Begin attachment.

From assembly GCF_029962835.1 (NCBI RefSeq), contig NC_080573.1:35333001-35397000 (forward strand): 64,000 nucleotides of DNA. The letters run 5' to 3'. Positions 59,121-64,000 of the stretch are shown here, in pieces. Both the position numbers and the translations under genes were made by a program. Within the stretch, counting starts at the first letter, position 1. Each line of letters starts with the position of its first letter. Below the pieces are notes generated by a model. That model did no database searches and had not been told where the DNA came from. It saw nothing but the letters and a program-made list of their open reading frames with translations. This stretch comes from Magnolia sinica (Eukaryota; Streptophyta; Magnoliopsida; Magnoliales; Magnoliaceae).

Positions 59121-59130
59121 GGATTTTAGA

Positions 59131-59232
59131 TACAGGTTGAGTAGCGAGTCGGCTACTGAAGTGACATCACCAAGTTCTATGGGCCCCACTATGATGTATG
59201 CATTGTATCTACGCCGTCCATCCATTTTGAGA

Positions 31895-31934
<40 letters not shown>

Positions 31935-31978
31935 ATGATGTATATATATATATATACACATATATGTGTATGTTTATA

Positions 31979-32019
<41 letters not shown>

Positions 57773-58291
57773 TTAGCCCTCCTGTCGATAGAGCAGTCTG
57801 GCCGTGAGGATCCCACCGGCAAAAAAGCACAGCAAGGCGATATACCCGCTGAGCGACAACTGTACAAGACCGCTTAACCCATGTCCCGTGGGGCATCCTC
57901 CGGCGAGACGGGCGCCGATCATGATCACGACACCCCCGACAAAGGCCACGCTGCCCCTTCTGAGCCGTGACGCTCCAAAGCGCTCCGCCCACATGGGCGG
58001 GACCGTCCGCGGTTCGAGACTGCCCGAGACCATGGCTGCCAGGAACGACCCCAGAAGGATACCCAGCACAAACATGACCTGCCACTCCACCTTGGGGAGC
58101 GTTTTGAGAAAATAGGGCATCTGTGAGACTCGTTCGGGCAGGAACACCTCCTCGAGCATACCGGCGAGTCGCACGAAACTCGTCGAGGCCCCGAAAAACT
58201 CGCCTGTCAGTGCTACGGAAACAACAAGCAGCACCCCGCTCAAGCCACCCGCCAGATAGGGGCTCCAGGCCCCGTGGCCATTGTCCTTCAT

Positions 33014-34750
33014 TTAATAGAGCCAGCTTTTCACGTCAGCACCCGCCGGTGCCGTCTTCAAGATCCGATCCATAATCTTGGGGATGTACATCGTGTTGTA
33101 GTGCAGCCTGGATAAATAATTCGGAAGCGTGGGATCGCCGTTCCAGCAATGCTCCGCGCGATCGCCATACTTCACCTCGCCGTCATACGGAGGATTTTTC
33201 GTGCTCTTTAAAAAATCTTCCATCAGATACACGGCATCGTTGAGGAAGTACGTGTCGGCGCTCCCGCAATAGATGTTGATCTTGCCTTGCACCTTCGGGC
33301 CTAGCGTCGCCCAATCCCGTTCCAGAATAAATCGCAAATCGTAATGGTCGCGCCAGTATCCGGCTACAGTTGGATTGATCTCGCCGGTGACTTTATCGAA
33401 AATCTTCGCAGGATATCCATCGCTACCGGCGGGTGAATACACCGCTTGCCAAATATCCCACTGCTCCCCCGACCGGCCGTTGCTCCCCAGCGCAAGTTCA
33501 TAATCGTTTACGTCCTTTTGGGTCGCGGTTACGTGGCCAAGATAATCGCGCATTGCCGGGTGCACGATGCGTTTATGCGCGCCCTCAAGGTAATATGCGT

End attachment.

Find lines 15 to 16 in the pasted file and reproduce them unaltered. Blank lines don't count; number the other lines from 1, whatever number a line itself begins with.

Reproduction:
57801 GCCGTGAGGATCCCACCGGCAAAAAAGCACAGCAAGGCGATATACCCGCTGAGCGACAACTGTACAAGACCGCTTAACCCATGTCCCGTGGGGCATCCTC
57901 CGGCGAGACGGGCGCCGATCATGATCACGACACCCCCGACAAAGGCCACGCTGCCCCTTCTGAGCCGTGACGCTCCAAAGCGCTCCGCCCACATGGGCGG